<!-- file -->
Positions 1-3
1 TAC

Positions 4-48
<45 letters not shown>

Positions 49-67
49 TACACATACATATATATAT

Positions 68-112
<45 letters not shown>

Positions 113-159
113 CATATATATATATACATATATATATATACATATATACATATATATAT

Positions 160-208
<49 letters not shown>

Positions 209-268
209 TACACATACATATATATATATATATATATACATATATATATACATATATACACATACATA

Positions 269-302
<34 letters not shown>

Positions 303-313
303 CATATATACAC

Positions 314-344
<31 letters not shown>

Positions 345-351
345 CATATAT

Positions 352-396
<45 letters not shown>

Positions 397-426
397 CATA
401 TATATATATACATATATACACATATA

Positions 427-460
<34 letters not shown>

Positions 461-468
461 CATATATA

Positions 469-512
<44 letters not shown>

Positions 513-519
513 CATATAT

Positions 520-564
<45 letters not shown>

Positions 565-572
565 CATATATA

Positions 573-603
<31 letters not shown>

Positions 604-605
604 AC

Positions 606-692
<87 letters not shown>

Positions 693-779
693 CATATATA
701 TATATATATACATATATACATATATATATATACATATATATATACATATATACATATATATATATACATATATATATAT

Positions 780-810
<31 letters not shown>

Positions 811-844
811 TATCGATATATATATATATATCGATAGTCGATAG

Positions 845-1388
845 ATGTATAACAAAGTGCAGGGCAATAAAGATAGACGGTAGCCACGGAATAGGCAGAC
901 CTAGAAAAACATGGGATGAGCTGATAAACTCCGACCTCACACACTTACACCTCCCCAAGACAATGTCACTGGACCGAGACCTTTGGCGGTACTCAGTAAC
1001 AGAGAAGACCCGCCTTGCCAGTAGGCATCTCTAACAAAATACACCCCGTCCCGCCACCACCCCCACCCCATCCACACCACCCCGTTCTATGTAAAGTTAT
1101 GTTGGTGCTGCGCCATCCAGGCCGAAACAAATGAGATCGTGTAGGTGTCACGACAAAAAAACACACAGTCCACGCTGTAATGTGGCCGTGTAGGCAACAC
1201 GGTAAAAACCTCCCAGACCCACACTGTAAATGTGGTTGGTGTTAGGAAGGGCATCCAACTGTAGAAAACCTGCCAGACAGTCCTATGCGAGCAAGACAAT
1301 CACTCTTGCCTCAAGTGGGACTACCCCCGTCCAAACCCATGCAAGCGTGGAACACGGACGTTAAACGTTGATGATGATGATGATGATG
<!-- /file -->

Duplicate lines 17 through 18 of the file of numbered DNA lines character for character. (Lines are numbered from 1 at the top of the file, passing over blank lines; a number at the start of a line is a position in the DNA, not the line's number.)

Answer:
Positions 303-313
303 CATATATACAC